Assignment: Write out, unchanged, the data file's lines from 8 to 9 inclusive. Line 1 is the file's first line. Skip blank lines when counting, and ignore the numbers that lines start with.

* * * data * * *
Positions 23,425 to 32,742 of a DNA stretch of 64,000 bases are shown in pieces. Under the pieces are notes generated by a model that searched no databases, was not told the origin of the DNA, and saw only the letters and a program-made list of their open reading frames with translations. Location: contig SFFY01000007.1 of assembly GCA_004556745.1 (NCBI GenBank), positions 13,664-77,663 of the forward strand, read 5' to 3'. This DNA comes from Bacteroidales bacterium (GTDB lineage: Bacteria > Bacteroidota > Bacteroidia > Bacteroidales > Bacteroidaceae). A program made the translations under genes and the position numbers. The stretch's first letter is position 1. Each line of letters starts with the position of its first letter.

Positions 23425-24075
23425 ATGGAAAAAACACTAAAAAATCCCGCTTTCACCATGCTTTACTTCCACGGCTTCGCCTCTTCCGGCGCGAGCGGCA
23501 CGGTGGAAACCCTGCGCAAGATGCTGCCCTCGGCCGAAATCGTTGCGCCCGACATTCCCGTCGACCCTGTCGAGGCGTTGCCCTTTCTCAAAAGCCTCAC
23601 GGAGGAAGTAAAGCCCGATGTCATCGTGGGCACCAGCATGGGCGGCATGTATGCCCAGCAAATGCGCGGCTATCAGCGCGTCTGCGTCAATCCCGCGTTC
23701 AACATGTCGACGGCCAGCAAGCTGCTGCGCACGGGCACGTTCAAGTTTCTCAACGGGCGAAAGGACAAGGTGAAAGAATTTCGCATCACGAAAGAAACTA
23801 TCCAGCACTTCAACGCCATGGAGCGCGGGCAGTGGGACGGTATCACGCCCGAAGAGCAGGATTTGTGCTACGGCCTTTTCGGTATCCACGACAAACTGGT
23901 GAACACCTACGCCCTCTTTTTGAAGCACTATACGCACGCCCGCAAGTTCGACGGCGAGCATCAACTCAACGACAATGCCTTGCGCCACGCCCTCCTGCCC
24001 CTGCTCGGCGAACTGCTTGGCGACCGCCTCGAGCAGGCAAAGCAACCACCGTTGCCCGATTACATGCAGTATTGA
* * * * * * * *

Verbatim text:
23901 GAACACCTACGCCCTCTTTTTGAAGCACTATACGCACGCCCGCAAGTTCGACGGCGAGCATCAACTCAACGACAATGCCTTGCGCCACGCCCTCCTGCCC
24001 CTGCTCGGCGAACTGCTTGGCGACCGCCTCGAGCAGGCAAAGCAACCACCGTTGCCCGATTACATGCAGTATTGA